The economic reform process begun in 2008 prioritized funding to support education in the hard sciences and reduced funding in the social sciences except for economics, including social work. The government determined it had trained enough social workers to address the needs of its population. This was a major reason the University of Havana was forced in 2008 to end its social work training program. It has also discontinued a baccalaureate social work concentration program in the Department of Sociology at the University of Havana. The social work initiative created by the government at the end of the 1990s appears to have fallen victim to the economic reform policies that Raúl Castro began in 2008.

Cuba’s Ministry of Work and Social Security is today in charge of social work in Cuba, and it works with the Ministry of Education to train new social workers who are “technicians in social work” (técnicos medios). The Ministry of Public Health trains its own public health social workers. Social work education is no longer a national priority as it was in the 1990s, and social work practice is fragmented. The fragmentation in social work practice and the fact that the promotion of social work education is no longer a national priority may be ill-timed and problematic given the weakening of the welfare state and the increased vulnerability that certain sectors of society are experiencing as the economy becomes more market-oriented.

The Opportunity for Collaboration

The increased contact that the American social work community will have with our Cuban counterparts as relations continue to improve between Cuba and the United States can be of mutual benefit. The Cuban social work community may benefit from increased contact with their American counterparts who can share with them advances in American social work education, evaluation, and practice. This may be especially helpful at a time when social work on the island remains fragmented and is at a professional crossroads. Social work educational leaders visiting Cuba 2 years ago expressed interest in an increased exchange with the American social work community and, in particular, in learning about individual and group work approaches and the supervisory process. American social workers may want to learn about the multisectoral and community-oriented approach Cuban social workers have used to coordinate practice with community members and leaders, grassroots organizations, and regional and municipal authorities.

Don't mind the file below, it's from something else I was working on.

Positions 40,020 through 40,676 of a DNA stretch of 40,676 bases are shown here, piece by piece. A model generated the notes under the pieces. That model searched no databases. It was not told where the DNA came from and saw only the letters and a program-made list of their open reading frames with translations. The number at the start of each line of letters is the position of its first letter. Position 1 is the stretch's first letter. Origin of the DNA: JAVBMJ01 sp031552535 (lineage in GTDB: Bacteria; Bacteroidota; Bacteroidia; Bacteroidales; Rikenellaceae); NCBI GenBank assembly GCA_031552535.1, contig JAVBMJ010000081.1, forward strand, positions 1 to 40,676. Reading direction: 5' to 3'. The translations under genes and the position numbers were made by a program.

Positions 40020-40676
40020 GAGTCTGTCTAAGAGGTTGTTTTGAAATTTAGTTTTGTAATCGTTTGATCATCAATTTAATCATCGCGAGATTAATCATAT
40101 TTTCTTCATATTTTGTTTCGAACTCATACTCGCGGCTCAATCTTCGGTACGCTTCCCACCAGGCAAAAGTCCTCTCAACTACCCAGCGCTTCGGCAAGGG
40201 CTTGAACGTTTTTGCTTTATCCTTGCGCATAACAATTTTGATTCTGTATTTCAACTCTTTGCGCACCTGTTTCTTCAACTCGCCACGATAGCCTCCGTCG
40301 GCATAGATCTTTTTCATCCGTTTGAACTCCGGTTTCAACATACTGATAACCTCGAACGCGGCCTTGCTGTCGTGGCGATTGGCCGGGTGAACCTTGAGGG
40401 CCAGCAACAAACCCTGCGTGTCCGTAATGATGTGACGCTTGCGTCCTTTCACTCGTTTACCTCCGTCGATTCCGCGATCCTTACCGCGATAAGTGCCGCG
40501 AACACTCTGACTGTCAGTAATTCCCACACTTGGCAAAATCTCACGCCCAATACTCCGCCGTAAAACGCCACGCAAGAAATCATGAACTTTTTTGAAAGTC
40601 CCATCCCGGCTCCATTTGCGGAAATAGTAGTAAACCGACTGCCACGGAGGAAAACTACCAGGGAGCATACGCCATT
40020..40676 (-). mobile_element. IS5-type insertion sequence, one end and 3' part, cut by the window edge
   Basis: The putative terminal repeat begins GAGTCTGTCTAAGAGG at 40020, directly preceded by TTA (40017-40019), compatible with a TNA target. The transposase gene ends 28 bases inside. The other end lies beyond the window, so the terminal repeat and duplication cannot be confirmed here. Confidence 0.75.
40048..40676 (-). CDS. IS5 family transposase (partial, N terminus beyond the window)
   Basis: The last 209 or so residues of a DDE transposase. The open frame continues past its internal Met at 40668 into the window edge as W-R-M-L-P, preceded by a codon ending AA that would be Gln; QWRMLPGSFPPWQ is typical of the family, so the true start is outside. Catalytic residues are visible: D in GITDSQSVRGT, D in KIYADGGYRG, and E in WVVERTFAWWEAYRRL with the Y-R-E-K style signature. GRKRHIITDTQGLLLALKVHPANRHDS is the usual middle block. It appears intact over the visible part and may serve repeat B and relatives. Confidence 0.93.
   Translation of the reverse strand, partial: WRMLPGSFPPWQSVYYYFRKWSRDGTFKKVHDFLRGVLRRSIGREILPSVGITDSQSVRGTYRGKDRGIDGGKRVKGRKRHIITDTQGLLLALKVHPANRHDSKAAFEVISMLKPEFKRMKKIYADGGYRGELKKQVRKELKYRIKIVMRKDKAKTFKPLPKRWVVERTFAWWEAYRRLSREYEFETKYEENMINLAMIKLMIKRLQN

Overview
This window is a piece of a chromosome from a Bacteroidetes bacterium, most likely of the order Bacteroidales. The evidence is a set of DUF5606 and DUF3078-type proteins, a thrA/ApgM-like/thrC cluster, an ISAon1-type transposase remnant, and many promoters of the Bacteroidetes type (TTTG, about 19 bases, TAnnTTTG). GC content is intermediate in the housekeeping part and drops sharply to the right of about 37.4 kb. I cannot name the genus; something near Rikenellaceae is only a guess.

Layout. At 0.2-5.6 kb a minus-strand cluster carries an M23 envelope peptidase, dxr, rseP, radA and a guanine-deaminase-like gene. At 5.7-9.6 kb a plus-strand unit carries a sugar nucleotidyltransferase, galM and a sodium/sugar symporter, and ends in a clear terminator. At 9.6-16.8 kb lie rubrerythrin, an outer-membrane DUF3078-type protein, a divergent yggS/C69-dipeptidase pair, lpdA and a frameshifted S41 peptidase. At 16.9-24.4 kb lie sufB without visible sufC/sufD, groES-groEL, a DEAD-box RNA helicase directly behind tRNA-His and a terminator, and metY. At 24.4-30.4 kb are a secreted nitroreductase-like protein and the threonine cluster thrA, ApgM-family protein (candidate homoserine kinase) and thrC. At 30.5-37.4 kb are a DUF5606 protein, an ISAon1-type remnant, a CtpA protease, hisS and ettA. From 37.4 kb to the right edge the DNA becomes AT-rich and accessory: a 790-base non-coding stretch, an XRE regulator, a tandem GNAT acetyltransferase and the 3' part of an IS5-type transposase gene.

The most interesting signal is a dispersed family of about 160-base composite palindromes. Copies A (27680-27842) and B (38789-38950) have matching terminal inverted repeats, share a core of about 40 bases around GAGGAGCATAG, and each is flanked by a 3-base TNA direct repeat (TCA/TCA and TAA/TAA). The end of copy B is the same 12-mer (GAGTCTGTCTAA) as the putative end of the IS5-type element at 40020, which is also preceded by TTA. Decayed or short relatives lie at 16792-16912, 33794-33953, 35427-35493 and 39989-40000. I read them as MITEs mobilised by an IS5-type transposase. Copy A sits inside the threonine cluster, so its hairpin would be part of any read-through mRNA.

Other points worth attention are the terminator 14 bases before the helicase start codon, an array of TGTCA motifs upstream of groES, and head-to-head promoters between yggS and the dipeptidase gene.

*The Obama administration removed Cuba from a list of state sponsors of terrorism May 29, 2015, which was an important step toward normalizing ties between Washington and Havana. On July 1, 2015, President Barack Obama reestablished diplomatic relations between the United States and Cuba.

References

Hayden, T. (2015). Listen Yankee! Why Cuba matters. New York, NY: Seven Stories Press.
Strug, D. (2006). Community-oriented social work in Cuba:  Government response to emerging social problems. Social Work Education, 25, 749–763.
Strug D. (2014). A faculty development program in Cuba for American social workers [Special issue]. Journal of Human Behavior and Social Environment, 25(1), 3–13.